1995: The year the future began
Netscape, the mid-1990s maker of Navigator, the first widely popular browser, was critically important to the technology, the culture, and the perceptions of the early Web.
Eich’s post at the online information site Quora was in response to the question: “How important was Netscape?”
Both indeed were important innovations which, respectively, helped animate the Web and helped make Internet transactions more secure. Both, as Eich noted, are “
For starters, there was the evocative name: “Netscape” was perfect for the early Web, suggesting that the online world was, as Steve Silberman once wrote, much more than “a display, a tool, an application, an e-anything, but a place — a newly discovered, unmapped infinitude.”
“‘Netscape,'” he wrote, effectively “announced that the frontier was open for exploration and habitation.”
The Navigator browser brought the Internet to untold millions of people, and I’d wager that many of those mid-1990s first-time users still think fondly of Netscape and the funky, outer-space logo that lit up with what looked to be comets or shooting stars when the browser was making a connection.
“I entered college in 1993 and graduated in 1997. Halfway through, the Internet became a thing. Netscape said: ‘Here you go, here’s a door to a brand-new place in the existence of the universe. We just started letting people in. Go ahead, it’s fun. It’ll keep getting bigger for the rest of your life.’”
Netscape was, as I write in my forthcoming book, 1995: The Year the Future Began, “an immensely interesting company” as well. Its leading figures, Mike Cassidy of the San Jose Mercury News once observed, seemed “right out of central casting.”
Netscape’s chairman was James H. Clark, a founder of Silicon Graphics who in 1994 was looking for the next big thing. He seeded Netscape with $5 million and, as I note in 1995, “infused the company with a certain ardor.” Clark recruited James Barksdale, a Mississippi native, from McCaw Cellular Communications to be Netscape’s chief executive. Barksdale was modest, gentlemanly, and “as mellow as shoofly pie,” one technology writer said.
Netscape’s defining and most colorful figure was its co-founder, Marc Andreessen, a young technologist with an agile mind who talked persuasively and fast. He was, Newsweek magazine declared at the end of 1995, “the uber-super-wunder whiz kid of cyberspace.”
Andreessen was a big guy, standing 6 feet 4. He was 24-years-old in 1995 and was full of amusing quirks and habits. He worked late, got up late. His taste in clothes, it was said, ran to “frat-party ready.”
But Andreessen and Netscape’s stable of young programmers helped define the swagger and flamboyance of the early Web.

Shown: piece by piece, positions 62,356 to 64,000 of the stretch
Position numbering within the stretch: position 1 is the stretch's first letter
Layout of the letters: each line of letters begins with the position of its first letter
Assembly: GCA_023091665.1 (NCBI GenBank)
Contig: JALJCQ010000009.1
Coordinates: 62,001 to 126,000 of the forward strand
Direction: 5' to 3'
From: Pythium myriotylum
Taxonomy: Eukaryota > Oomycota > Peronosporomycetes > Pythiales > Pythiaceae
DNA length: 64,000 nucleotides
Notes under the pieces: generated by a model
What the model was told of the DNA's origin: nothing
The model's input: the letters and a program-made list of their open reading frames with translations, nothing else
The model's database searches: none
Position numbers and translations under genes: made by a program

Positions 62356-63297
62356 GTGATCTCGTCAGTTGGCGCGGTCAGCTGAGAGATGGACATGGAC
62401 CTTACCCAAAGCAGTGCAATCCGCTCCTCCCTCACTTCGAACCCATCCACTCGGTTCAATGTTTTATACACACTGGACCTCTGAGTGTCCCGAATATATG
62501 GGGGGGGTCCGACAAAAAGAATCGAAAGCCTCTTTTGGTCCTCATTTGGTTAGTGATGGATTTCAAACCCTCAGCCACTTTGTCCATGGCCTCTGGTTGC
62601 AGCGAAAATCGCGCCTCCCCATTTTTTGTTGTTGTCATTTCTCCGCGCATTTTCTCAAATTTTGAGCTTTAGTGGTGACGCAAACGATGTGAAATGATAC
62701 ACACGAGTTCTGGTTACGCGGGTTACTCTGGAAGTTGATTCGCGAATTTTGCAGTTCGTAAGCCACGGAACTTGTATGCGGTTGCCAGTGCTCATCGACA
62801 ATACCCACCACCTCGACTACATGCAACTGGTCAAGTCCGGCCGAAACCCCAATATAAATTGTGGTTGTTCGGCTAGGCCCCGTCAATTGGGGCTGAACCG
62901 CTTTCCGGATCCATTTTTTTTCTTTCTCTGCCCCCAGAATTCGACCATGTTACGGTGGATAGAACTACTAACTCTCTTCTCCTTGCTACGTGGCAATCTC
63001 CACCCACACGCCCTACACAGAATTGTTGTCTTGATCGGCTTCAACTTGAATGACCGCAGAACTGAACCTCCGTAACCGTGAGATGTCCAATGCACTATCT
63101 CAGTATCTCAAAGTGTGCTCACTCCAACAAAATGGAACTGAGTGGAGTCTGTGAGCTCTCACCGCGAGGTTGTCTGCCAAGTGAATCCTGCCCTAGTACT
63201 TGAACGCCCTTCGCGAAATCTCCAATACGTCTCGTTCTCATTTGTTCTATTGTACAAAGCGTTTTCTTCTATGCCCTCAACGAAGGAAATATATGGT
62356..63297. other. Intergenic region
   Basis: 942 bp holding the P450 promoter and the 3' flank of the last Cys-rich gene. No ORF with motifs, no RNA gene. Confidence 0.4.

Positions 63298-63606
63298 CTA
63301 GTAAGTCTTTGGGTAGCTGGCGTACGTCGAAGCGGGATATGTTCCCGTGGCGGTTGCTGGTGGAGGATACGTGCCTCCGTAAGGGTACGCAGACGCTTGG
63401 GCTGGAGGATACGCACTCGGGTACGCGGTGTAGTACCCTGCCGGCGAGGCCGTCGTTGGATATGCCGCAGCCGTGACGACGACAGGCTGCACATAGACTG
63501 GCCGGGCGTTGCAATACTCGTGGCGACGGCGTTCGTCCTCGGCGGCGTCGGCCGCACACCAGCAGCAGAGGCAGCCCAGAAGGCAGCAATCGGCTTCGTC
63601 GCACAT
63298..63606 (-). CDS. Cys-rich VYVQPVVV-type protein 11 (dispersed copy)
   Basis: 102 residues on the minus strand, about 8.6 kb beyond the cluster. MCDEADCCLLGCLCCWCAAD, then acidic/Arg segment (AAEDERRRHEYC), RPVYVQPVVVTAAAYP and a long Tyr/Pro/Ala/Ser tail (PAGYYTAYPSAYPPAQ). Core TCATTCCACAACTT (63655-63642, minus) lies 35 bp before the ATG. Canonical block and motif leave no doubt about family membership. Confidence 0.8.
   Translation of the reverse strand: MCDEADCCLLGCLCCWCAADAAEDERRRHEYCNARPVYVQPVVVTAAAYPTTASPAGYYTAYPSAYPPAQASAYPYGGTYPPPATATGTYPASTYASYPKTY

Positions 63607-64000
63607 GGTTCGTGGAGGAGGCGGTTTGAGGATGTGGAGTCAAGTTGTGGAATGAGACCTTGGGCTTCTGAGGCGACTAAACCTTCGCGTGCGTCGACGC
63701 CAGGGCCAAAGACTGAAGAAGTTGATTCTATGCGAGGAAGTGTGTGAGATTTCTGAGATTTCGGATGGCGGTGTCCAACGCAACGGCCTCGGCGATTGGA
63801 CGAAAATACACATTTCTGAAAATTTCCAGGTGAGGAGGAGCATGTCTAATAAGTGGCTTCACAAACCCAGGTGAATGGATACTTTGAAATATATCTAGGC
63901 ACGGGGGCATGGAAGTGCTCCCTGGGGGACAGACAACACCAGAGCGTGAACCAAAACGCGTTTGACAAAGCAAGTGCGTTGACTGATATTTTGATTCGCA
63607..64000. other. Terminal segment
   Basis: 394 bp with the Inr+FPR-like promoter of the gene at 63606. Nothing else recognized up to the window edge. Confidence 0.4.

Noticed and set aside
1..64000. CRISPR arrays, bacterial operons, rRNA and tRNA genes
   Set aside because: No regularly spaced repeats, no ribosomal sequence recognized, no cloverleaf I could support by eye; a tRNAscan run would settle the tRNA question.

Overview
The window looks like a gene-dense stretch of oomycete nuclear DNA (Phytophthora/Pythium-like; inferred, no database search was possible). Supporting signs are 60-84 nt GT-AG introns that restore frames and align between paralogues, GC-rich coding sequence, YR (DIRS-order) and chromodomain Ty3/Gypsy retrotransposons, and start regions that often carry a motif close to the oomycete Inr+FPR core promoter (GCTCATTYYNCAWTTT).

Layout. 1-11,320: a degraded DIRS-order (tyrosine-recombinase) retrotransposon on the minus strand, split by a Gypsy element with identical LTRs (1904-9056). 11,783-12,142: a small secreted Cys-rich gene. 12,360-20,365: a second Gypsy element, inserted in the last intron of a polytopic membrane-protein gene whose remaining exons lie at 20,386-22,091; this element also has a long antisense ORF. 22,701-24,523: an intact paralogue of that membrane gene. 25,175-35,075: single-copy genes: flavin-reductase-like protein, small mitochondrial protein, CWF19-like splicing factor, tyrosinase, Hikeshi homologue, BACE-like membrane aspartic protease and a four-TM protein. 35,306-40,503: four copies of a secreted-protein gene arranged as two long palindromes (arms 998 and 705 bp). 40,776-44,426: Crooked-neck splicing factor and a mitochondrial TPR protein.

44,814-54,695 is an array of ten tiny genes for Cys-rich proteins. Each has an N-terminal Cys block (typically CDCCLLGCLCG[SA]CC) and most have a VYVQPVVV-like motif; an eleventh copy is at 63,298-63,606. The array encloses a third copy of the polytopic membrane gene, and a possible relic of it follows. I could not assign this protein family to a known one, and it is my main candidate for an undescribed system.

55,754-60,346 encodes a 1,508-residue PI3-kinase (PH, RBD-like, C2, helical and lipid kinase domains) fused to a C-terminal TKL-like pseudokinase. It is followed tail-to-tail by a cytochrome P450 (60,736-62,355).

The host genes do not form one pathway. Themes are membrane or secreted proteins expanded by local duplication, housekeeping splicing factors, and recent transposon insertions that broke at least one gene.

They relished poking at the lumbering giant that was Microsoft, and projected an aura that almost anything was possible online. Suggesting as much was Netscape’s eye-popping IPO — its initial public offering of shares — on August 9, 1995. At the time, the company was not quite 16-months-old and hadn’t come close to turning a profit.
Netscape’s share price opened at $71 on the day of the IPO and climbed to $74.75 before closing at $58.25 — a smashing debut by any measure. The Wall Street Journal observed that it had taken General Dynamics 43 years to become a corporation worth $2.7 billion in the stock market; it had taken Netscape “about a minute.”
Netscape’s IPO had the effect of suddenly demonstrating that the Web was a place of great potential, where riches were waiting to be made.
The IPO, moreover, called attention to the Web for millions of people who in 1995 were only vaguely aware of the Internet: It brought the Web into popular consciousness. As Wired magazine recalled in 2005: “The brilliant flash [of Netscape’s IPO] revealed what had been invisible only a moment before: the World Wide Web.”
Reports about the IPO made the front page the following day in many newspapers, including the Mercury News (see left). But the Mercury News gave top billing not to Netscape but to news the death of Jerry Garcia, the Grateful Dead’s co-founder and front man.
If Netscape’s browser opened the Web to millions of users, the company’s ill-fated struggle with Microsoft seemed to illustrate the risks that upstarts faced in taking on entrenched entities that were powerful, formidable, and very rich.
Within three years of the IPO, Microsoft’s Internet Explorer had become the Web’s most popular browser, fully erasing Netscape’s once-dominant market share. The “writing was on the wall,” Eich was quoted as saying 10 years later. “Microsoft was driving their monster truck after us and they were about to pin us to the wall.”
And that Microsoft did.
Netscape’s stunning run as the flamboyant startup of Silicon Valley reached an inglorious end in November 1998, when Barksdale announced that America Online was acquiring the company in a stock deal worth more than $4 billion. The once-cocksure Netscape was thus reduced to a forlorn and ultimately forgotten outpost of AOL.
The compressed arc of Netscape’s rise and fall was stunning, and emblematic of “Internet time,” a phrase and a notion popular in the late 1990s that everything moved faster online. And yet it was, as technology writer Brian McCullough correctly noted a few months ago, “the first Internet startup that mattered.”
More from The 1995 blog: